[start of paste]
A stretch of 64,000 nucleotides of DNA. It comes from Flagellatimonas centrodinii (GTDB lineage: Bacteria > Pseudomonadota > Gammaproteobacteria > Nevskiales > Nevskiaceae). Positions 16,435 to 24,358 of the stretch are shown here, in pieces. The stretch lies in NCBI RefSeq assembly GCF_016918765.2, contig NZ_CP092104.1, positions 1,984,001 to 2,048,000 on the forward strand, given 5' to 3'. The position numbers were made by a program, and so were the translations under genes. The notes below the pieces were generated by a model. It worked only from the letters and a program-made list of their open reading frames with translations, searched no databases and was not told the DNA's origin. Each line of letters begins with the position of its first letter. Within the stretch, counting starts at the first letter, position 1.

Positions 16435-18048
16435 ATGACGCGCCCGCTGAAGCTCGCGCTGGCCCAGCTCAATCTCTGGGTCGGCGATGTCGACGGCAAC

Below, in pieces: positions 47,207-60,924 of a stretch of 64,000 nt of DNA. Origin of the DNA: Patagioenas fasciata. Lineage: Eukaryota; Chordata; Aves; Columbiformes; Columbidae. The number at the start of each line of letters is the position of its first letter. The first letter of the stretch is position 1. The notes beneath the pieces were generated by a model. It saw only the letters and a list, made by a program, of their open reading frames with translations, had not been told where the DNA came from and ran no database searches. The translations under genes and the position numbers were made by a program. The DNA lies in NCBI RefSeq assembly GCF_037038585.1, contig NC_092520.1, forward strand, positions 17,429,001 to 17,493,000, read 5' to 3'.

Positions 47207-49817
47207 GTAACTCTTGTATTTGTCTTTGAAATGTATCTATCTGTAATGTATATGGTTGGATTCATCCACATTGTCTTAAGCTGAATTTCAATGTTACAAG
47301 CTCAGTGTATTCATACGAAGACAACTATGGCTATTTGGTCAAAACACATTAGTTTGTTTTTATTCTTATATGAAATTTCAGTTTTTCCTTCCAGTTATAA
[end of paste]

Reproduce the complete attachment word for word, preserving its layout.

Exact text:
A stretch of 64,000 nucleotides of DNA. It comes from Flagellatimonas centrodinii (GTDB lineage: Bacteria > Pseudomonadota > Gammaproteobacteria > Nevskiales > Nevskiaceae). Positions 16,435 to 24,358 of the stretch are shown here, in pieces. The stretch lies in NCBI RefSeq assembly GCF_016918765.2, contig NZ_CP092104.1, positions 1,984,001 to 2,048,000 on the forward strand, given 5' to 3'. The position numbers were made by a program, and so were the translations under genes. The notes below the pieces were generated by a model. It worked only from the letters and a program-made list of their open reading frames with translations, searched no databases and was not told the DNA's origin. Each line of letters begins with the position of its first letter. Within the stretch, counting starts at the first letter, position 1.

Positions 16435-18048
16435 ATGACGCGCCCGCTGAAGCTCGCGCTGGCCCAGCTCAATCTCTGGGTCGGCGATGTCGACGGCAAC

Below, in pieces: positions 47,207-60,924 of a stretch of 64,000 nt of DNA. Origin of the DNA: Patagioenas fasciata. Lineage: Eukaryota; Chordata; Aves; Columbiformes; Columbidae. The number at the start of each line of letters is the position of its first letter. The first letter of the stretch is position 1. The notes beneath the pieces were generated by a model. It saw only the letters and a list, made by a program, of their open reading frames with translations, had not been told where the DNA came from and ran no database searches. The translations under genes and the position numbers were made by a program. The DNA lies in NCBI RefSeq assembly GCF_037038585.1, contig NC_092520.1, forward strand, positions 17,429,001 to 17,493,000, read 5' to 3'.

Positions 47207-49817
47207 GTAACTCTTGTATTTGTCTTTGAAATGTATCTATCTGTAATGTATATGGTTGGATTCATCCACATTGTCTTAAGCTGAATTTCAATGTTACAAG
47301 CTCAGTGTATTCATACGAAGACAACTATGGCTATTTGGTCAAAACACATTAGTTTGTTTTTATTCTTATATGAAATTTCAGTTTTTCCTTCCAGTTATAA